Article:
Dance to connect
Embody Peace Update
By Deborah Heifetz, Ph.D., CMA
October 20, 2009
Tel Aviv, Israel
In Pakistan, we are developing a mentoring/coaching program as well as a Learning and Training Center. I’m working directly with the woman who is in charge of the Local Support Organization – a graduate from the University of Karachi – who introduces herself as “a radical feminist”. My work with her at this point is via e-mail and phone via our local Pakistani staff since there are many impediments for me to get back to Pakistan at this time. We were together over the summer and the work of the community is focused on basic issues of women’s empowerment – home financing, self-awareness and encouraging entrepreneurial enterprise. Body-related issues are particularly related to health and hygiene – but not only. There are traditional skin products the older women use and you can see a glow in their faces that lack in the younger women, who have been soaped and store-bought creamed out. The older women are filled with stories of traditional medicinal remedies and beauty traditions – but do not see themselves as a resource because of their illiteracy, and thus, their sense of self-deprecation. But that said, there is no running water in this Valley of 4000 meters! So the cold does not make cleanliness via water very conducive during the freezing winter.
Girls in the Chipursan Valley are better off than most – but this is due to the overriding impact of the Aga Khan and the homogeneity of the Ismaeli community, which is conducive for social change in the direction of enhanced well being.
Additional reflections: Nov 2009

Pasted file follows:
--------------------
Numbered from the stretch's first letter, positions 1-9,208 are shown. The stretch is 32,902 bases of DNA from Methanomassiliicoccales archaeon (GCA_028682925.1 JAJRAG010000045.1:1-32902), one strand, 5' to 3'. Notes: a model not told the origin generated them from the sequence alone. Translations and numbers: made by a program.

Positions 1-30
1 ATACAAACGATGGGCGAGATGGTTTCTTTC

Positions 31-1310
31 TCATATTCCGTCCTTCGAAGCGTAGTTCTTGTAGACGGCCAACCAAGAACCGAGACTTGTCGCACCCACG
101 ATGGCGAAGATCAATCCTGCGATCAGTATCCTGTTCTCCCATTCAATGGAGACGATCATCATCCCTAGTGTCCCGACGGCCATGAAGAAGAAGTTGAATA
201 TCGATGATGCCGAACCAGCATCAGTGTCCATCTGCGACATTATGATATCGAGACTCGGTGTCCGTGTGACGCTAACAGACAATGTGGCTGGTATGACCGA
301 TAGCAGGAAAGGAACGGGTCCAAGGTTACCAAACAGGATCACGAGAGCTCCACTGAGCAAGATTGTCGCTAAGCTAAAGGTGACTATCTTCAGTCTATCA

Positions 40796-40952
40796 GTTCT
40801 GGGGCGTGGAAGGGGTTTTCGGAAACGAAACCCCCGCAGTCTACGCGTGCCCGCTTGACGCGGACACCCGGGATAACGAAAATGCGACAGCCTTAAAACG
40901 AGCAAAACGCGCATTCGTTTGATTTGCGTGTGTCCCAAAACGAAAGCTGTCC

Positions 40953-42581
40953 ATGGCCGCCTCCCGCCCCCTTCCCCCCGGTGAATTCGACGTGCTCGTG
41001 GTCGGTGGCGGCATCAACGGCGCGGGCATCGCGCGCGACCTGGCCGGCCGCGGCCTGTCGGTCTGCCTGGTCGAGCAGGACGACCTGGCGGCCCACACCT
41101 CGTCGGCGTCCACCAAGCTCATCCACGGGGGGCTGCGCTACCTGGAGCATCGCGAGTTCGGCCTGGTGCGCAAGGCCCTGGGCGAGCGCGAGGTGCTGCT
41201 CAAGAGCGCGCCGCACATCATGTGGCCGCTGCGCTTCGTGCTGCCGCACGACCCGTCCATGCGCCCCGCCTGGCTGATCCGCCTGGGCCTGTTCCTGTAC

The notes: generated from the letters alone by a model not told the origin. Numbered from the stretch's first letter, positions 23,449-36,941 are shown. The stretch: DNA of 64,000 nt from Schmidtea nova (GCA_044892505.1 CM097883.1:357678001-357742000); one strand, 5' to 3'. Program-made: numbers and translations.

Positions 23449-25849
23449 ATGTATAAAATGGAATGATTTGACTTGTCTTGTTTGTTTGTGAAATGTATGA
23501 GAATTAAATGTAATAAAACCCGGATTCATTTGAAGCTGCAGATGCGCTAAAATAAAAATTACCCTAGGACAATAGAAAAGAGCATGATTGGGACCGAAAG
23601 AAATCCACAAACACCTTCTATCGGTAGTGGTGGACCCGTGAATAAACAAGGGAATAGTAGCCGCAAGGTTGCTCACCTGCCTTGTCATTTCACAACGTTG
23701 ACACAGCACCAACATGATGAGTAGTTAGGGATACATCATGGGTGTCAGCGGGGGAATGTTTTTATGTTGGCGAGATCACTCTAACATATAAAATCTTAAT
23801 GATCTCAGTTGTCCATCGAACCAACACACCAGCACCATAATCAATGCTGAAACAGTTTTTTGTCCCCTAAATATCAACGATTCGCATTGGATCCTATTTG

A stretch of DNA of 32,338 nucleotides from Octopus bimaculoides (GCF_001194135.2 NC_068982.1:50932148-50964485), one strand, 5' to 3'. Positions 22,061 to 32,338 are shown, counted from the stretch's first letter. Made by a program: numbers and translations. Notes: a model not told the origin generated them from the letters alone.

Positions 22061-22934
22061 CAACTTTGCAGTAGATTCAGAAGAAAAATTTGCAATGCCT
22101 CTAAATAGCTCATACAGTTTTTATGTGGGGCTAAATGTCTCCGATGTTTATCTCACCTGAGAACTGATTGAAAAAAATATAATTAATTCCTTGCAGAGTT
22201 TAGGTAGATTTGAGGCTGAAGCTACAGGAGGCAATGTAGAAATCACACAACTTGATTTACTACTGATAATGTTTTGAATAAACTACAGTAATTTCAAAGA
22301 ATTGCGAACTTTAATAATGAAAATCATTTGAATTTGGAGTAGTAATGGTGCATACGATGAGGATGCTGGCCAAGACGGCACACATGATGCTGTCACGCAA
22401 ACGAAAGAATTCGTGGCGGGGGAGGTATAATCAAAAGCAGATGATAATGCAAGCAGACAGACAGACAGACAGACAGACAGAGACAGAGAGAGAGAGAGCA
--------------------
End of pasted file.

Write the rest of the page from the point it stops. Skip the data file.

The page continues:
I would like to add a few observations about the dance, given that the Ismaili’s are Sufis and the ecstatic movement of repetitive circling and increasing speed is present. However I must qualify my comments as cursory and but an initial analysis. I need both video and more time studying, dancing and watching the dance to more fully describe the movement, its meaning and the experience of the movement for me and for the people. In the meantime I can offer some descriptions by memory. Men dance in a consistent choreographed progression, beginning in lines and rows facing the musicians and gradually sequencing into a larger circle dance, twirling on their own vertical axis at increasing speed and as the music intensifies both in volume and rhythm. Their movement range is both large and individually expressive, gentle hand gestures, at times with level changes. Their chests open and hands and arms extended to middle and far reach. The men take up space for they do not dance touching each other. As the men create a circle, one man leads and the leadership alternates so that eventually all men have a chance to lead the dance initiating movement qualities and sequences that the other men should try to follow. They are free to adapt to each other’s movement with wonderful variations in the range of motion, flow patterns, integrated movement, effort life. They are fully present in space – reaching out towards the musicians, keeping attentive to each other, carving and directing into space. Little pelvic movement but full bodied in expressiveness. Although patterned, within the dance’s structure men express nuances of poise, skill, power and joy. Many songs bring men to the dancefloor, but only one song does so for the women. The women’s dance, as far as I currently know, is limited to one dance – at least in the public space. The song and dance called “simisai’ is a wedding dance and song. In contrast to the open circle, women create a closed circle, facing inward towards each other, slowly slowly ever so slowly moving counter-clockwise, drawing from a minimal range of footwork. You can see in the picture that women’s movement range is very condensed. I have not yet danced with them, so I can’t really describe what it feels like. However, in the several occasions where I witnessed the performance, I was struck by how the embraced women kept all body parts in near reach space, including each other and that they seemed to exert a grounding – sinking their weight down gradually, an effort/time pattern fortified by the strength and tightness of their circle. Their hands are also expressive, giving a very Persian-like hand gesture, lightness and indulged time from the wrists and fingers. That said, their expressive range was so remarkably limited particularly in contrast to the men that it was painful for me to watch. I’ve asked our Pakistani team to send me the words of the song ‘simisai’ in order to better understand the meaning and implication of the dance for the people dancing. My sense is that there is sadness in the words – a longing and loss since the dance reinforces the condensing inward of women’s lives and lacks reaching out into the future. But I must be cautious not to project what I know about their lives and their hardships onto their dance. Posted by EmbodyPeace for Deborah Heifetz